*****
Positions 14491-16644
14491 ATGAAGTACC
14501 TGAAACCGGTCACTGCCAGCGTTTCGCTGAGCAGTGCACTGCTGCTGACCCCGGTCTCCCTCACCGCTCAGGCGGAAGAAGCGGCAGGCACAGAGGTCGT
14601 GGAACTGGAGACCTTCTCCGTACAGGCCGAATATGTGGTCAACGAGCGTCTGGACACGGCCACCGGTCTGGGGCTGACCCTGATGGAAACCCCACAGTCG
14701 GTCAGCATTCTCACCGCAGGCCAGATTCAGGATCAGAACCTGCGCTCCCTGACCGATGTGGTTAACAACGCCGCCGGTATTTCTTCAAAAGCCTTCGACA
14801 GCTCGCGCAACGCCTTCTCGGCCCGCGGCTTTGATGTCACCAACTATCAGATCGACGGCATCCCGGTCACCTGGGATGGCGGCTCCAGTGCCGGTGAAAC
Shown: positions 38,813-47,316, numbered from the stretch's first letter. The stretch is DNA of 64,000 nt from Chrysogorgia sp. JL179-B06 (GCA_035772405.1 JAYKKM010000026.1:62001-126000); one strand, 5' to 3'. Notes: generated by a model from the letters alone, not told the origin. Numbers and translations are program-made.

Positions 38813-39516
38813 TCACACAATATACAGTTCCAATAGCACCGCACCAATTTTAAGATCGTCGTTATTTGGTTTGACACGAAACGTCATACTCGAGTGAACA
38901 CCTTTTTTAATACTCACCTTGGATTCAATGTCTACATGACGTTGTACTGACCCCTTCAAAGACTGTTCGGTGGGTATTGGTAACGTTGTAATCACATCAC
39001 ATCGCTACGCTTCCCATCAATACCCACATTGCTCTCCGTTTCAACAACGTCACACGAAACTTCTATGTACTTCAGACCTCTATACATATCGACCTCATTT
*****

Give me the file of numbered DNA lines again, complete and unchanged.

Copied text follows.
Positions 14491-16644
14491 ATGAAGTACC
14501 TGAAACCGGTCACTGCCAGCGTTTCGCTGAGCAGTGCACTGCTGCTGACCCCGGTCTCCCTCACCGCTCAGGCGGAAGAAGCGGCAGGCACAGAGGTCGT
14601 GGAACTGGAGACCTTCTCCGTACAGGCCGAATATGTGGTCAACGAGCGTCTGGACACGGCCACCGGTCTGGGGCTGACCCTGATGGAAACCCCACAGTCG
14701 GTCAGCATTCTCACCGCAGGCCAGATTCAGGATCAGAACCTGCGCTCCCTGACCGATGTGGTTAACAACGCCGCCGGTATTTCTTCAAAAGCCTTCGACA
14801 GCTCGCGCAACGCCTTCTCGGCCCGCGGCTTTGATGTCACCAACTATCAGATCGACGGCATCCCGGTCACCTGGGATGGCGGCTCCAGTGCCGGTGAAAC
Shown: positions 38,813-47,316, numbered from the stretch's first letter. The stretch is DNA of 64,000 nt from Chrysogorgia sp. JL179-B06 (GCA_035772405.1 JAYKKM010000026.1:62001-126000); one strand, 5' to 3'. Notes: generated by a model from the letters alone, not told the origin. Numbers and translations are program-made.

Positions 38813-39516
38813 TCACACAATATACAGTTCCAATAGCACCGCACCAATTTTAAGATCGTCGTTATTTGGTTTGACACGAAACGTCATACTCGAGTGAACA
38901 CCTTTTTTAATACTCACCTTGGATTCAATGTCTACATGACGTTGTACTGACCCCTTCAAAGACTGTTCGGTGGGTATTGGTAACGTTGTAATCACATCAC
39001 ATCGCTACGCTTCCCATCAATACCCACATTGCTCTCCGTTTCAACAACGTCACACGAAACTTCTATGTACTTCAGACCTCTATACATATCGACCTCATTT